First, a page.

PhoneGap Day EU 2016
One technique we use for “levelling up” is getting ourselves out to conferences.
I’ll be discussing some of my personal highlights and perhaps in future writings, I’ll explore these topics in greater depth.
Prior to attending the conference, I’d only had a brief exposure to PhoneGap. As such, I hadn’t fully grokked its tooling and best practices. Kerri Shotts curated the current best of the best in her Common PhoneGap Gotchas talk. I recall returning to the office with a plan to implement many of her ideas. We’re in a much better place now when it comes to starting a project: configuring it, setting up dependencies and automating both development and deployment builds.
Bruce Lefebvre’s Quantifiable Performance talk was the next big hitter. While I have much to learn in terms of performance profiling, the talk left me with some important conceptual understandings. These will definitely help to deliver smoother app experiences in the future. I was introduced to frame budgets and the tools developers use to identify the causes of dropped frames. Performance is, unfortunately, an often overlooked part of web development due to time and budget constraints, so it was useful to learn about tooling to better work through performance issues.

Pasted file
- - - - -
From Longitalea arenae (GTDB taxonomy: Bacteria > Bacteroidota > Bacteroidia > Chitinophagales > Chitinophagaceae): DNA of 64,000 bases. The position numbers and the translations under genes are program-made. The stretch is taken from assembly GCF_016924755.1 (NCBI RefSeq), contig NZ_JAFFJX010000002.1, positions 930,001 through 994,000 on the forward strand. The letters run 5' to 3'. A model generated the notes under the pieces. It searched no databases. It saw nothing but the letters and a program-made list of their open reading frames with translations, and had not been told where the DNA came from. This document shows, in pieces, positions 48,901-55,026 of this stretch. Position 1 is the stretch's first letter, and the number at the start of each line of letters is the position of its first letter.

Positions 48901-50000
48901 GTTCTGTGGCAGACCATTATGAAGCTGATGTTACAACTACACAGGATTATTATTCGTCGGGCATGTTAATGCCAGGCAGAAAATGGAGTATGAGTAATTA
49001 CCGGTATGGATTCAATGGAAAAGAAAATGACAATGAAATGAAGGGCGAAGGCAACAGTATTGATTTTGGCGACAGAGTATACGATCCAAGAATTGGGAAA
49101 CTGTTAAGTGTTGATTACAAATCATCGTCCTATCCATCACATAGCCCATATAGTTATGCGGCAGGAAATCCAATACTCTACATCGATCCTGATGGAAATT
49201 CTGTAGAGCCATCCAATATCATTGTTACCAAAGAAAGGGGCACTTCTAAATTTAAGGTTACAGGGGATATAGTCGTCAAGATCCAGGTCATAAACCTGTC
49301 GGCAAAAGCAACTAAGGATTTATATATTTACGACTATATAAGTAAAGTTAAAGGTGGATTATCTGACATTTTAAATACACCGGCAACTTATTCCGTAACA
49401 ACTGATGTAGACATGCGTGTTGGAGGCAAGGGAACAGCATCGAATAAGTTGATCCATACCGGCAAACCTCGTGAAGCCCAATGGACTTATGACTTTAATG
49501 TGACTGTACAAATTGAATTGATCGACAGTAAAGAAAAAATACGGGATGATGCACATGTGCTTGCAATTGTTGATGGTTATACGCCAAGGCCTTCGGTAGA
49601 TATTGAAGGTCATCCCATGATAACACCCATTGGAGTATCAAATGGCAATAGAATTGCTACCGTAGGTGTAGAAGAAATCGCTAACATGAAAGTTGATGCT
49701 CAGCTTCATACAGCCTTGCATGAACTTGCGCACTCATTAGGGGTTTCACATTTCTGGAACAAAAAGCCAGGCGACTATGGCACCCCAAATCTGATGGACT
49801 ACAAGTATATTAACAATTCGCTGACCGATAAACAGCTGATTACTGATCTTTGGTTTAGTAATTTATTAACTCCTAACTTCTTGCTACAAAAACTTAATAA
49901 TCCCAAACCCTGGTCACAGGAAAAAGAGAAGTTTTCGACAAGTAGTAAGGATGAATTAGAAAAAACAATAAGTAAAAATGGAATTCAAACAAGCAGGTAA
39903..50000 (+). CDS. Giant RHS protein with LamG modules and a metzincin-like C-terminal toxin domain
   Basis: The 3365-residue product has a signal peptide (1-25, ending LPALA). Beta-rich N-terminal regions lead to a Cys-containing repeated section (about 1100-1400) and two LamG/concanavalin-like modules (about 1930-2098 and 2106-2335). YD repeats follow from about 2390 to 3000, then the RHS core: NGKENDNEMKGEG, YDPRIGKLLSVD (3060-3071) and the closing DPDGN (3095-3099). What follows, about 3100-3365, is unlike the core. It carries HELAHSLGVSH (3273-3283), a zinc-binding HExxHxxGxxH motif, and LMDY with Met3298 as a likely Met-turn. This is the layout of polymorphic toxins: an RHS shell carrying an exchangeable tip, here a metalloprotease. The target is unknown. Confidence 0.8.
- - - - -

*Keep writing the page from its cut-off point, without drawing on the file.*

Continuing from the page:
Remy Sharp’s talk The State of the Gap was received at a time when I didn’t quite understand why (in terms of APIs) one would choose PhoneGap over the native web’s Progressive Web Apps. Rem compared PhoneGap’s plugin ecosystem against current browser APIs. The takeaway for me being that PhoneGap will always be months (sometimes years) ahead of native browser technology. In particular, it was valuable to learn that the browser couldn’t request access to a device’s contacts list. This is a problem solved by plugins in PhoneGap.
PhoneGap’s potential extends beyond the phone. As a person curious about delivering TV experiences, it was inspiring to hear Niels Leenheer talk about Making Apps for the Big Screen. The talk came at a time when I was considering design problems in a typical TV experience. Niels introduced me to a number of television gotchas. The most valuable of these was the understanding that I should employ “safe margins” to work around HDMI overscan and keep essential UI elements away from the far edges of the display. It was interesting also to learn of the challenges businesses face when attempting to ship web experiences on consoles.
Attending the event meant a great deal to me — it helped me narrow down my focus. It came at a time when I was feeling overwhelmed by the myriad of options available for mobile app development.
As a company, we’re now investing in our PhoneGap skills, but also looking toward React Native and Progressive Web Apps. Each platform offers something different, but attending PhoneGap Day EU helped me to identify what those differences are. More importantly, why to choose one particular solution over another.
We’ve since developed a number of app experiences in PhoneGap and the native web, and are looking forward to working on more in the coming months.